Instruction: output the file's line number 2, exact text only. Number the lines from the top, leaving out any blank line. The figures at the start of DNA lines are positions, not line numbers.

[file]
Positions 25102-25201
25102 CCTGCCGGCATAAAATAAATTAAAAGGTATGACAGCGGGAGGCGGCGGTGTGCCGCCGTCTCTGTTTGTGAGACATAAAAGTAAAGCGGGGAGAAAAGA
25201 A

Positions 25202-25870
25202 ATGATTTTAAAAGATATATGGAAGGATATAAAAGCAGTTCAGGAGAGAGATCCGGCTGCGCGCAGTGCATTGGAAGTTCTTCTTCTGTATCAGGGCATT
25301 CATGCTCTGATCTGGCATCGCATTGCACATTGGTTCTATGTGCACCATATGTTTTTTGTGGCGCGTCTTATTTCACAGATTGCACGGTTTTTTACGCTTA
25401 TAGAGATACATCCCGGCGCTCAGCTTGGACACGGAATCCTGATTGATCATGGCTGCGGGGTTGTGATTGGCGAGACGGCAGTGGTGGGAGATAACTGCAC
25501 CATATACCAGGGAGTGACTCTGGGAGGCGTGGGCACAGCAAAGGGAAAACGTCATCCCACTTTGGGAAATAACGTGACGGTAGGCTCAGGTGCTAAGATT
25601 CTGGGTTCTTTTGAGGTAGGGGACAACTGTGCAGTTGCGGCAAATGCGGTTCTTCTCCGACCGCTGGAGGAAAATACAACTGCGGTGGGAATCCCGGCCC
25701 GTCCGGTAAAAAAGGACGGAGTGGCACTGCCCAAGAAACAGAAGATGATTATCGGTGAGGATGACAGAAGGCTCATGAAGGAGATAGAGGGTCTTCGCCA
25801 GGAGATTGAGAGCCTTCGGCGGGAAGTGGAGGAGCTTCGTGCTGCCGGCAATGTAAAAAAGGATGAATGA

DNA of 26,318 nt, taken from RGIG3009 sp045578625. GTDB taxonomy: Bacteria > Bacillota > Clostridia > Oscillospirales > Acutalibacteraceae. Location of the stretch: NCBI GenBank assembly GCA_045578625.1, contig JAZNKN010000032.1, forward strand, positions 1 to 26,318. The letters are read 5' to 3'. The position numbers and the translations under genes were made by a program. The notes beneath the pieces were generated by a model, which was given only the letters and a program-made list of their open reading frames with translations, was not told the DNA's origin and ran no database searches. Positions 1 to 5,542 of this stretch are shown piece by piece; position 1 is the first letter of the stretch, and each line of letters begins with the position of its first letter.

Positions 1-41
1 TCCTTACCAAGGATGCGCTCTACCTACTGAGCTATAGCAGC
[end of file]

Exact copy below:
25102 CCTGCCGGCATAAAATAAATTAAAAGGTATGACAGCGGGAGGCGGCGGTGTGCCGCCGTCTCTGTTTGTGAGACATAAAAGTAAAGCGGGGAGAAAAGA